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Another Voice: Buffalo schools owe an apology to Kaleida nurses

By Jody Lomeo

The recent controversy surrounding the Buffalo Public Schools’ nursing program became much larger than it needed to be.

As everyone knows, the district has significant academic and financial challenges. Unfortunately, our staff – experienced, unionized personnel – went from longtime partner and trusted care provider to a simple vendor and prime target for a budget cut.

While Kaleida Health fully acknowledges the mistake it made, the district refuses to recognize its numerous errors and its archaic handling of its own request for proposal.
Why the reluctance?

Remember, we submitted our electronic bid on time but the exact same hard copy version was inadvertently 16 minutes late. We still are wondering how, in today’s modern world, do we rely on hand delivery only for a multimillion dollar bid and not a more secure electronic version?

The district took four months before announcing our bid was “not accepted.” Yet during the recent School Board meeting, Superintendent Kriner Cash disclosed that Kaleida Health was “more expensive” than the winning bid. This happened despite his numerous assertions that cost was not the deciding factor on awarding the bid.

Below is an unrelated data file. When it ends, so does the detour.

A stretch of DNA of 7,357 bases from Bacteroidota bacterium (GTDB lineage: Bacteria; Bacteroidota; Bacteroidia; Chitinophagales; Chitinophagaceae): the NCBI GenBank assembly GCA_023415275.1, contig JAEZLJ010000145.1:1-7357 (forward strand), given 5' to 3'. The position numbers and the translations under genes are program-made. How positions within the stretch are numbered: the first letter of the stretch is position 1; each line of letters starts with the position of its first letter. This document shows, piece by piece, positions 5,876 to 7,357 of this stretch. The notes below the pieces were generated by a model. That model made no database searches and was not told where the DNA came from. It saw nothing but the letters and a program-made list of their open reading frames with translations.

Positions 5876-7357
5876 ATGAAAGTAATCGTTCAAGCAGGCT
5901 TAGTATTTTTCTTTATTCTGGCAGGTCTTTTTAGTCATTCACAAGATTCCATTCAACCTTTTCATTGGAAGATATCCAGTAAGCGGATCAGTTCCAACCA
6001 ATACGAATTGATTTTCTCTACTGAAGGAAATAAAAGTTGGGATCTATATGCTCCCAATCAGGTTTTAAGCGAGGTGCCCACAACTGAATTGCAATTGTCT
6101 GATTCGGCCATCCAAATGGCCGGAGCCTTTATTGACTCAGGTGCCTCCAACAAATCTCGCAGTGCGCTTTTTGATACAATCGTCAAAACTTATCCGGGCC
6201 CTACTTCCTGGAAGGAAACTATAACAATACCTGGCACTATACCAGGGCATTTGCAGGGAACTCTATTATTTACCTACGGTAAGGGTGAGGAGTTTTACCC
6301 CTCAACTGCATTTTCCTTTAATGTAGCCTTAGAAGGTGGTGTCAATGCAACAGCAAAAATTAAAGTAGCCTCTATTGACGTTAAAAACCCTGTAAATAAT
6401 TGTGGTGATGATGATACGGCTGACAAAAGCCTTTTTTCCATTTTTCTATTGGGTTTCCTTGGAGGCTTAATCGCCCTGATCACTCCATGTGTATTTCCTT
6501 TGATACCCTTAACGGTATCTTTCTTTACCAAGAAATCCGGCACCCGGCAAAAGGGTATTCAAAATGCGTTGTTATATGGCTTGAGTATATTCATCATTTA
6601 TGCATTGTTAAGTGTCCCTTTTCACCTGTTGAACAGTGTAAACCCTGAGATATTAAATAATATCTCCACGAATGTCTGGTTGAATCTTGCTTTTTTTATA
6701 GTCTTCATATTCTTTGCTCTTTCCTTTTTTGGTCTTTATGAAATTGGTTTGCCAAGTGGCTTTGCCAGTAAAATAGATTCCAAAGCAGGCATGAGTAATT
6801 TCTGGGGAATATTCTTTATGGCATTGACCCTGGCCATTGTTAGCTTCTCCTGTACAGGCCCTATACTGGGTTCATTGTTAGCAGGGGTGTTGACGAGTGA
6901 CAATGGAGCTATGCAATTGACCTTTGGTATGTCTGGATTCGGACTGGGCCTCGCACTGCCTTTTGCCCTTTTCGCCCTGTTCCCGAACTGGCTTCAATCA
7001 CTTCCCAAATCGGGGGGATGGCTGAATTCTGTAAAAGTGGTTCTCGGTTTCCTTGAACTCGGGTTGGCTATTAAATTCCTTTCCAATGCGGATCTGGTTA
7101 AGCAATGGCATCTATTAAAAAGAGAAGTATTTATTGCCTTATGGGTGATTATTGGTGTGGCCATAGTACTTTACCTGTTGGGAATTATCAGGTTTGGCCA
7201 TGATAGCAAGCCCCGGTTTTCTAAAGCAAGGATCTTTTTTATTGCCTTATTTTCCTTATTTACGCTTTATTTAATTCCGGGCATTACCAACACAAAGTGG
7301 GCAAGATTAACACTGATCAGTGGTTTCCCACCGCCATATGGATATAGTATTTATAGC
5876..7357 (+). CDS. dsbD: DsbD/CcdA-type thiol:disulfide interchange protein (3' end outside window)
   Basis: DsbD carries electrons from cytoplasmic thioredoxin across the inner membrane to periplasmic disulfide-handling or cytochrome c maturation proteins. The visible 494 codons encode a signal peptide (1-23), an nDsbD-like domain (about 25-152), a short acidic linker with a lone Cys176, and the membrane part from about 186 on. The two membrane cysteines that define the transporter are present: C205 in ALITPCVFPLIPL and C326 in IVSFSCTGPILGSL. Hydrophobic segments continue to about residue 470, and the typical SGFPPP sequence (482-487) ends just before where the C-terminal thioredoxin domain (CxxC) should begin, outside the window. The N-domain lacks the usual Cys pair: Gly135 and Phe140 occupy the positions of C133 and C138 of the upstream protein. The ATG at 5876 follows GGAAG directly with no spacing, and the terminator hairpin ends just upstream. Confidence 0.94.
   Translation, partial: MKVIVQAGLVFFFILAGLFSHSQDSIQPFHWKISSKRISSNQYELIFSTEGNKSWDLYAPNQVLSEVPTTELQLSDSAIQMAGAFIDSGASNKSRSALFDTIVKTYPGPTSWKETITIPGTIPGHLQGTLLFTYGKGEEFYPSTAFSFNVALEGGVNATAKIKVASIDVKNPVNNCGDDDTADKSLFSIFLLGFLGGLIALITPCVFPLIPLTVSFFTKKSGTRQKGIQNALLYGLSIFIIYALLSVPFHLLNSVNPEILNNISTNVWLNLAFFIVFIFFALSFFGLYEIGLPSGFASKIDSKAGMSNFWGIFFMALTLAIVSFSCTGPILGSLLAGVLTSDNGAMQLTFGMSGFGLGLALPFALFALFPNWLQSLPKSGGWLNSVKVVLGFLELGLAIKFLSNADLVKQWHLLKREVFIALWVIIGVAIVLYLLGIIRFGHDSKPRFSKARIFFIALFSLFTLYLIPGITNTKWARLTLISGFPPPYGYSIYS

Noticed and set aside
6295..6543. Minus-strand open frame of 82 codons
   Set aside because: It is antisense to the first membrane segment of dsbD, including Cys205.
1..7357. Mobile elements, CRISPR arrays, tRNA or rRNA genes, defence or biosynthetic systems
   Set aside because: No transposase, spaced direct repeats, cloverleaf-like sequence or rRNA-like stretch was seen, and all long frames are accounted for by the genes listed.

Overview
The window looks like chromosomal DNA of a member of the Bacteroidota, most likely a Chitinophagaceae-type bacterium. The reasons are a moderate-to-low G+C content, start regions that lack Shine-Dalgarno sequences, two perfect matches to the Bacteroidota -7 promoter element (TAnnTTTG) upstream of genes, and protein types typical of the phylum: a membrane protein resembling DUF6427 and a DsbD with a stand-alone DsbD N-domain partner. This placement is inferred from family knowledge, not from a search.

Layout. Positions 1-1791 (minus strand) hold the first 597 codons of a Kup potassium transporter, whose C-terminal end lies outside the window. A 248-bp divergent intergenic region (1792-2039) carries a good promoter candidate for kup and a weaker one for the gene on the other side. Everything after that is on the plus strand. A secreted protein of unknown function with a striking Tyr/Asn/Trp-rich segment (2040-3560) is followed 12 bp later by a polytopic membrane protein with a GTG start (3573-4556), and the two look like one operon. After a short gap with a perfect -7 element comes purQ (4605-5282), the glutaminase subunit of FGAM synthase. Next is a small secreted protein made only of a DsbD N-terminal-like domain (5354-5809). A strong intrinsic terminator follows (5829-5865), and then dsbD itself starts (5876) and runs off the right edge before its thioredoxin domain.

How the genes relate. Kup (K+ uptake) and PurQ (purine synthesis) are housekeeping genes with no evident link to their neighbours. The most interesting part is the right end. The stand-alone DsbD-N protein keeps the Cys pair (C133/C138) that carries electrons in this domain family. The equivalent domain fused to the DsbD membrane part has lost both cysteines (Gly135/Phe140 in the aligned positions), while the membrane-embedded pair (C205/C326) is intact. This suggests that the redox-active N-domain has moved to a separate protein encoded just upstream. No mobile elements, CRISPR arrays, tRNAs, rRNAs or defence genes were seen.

If the district didn’t accept and officially review our proposal, how can it publicly disclose we were a more expensive option? Those comments were glaring and require much more legal scrutiny.

To make matters worse, things got personal.

During that same meeting, the superintendent disparaged the nurses, calling the controversy “unethical” and saying our staff “used” school district children as they rallied to save their jobs.

An apology is in order. This is not who we are as a community. Remarks like that are unacceptable from anyone, let alone the leader of the Buffalo Public Schools.

The superintendent and School Board members did not anticipate nor appreciate the outpouring of support that was shown for our nurses. Parents, teachers, elected officials, organized labor and community leaders all rallied in defense of the caregivers who have spent the past 13 years diligently serving the city schools.

Let me be clear: Kaleida Health stands with our nurses, and all will have a safe landing within our organization. Questioning their passion and concern for the students that they have cared for is reprehensible; and we won’t stand for it.

We will put our nurses up against any staffing agency in the country. If we lose a bid fair and square, we can live with that. More importantly, we can always hold our head high knowing that our staff is leaving the schools much better than they found them.

While victorious in finding a cheaper alternative, the school district lost in the long run. It lost our nurses and it lost the support of many in the community. How unfortunate and how preventable.

Jody Lomeo is president and CEO of Kaleida Health.

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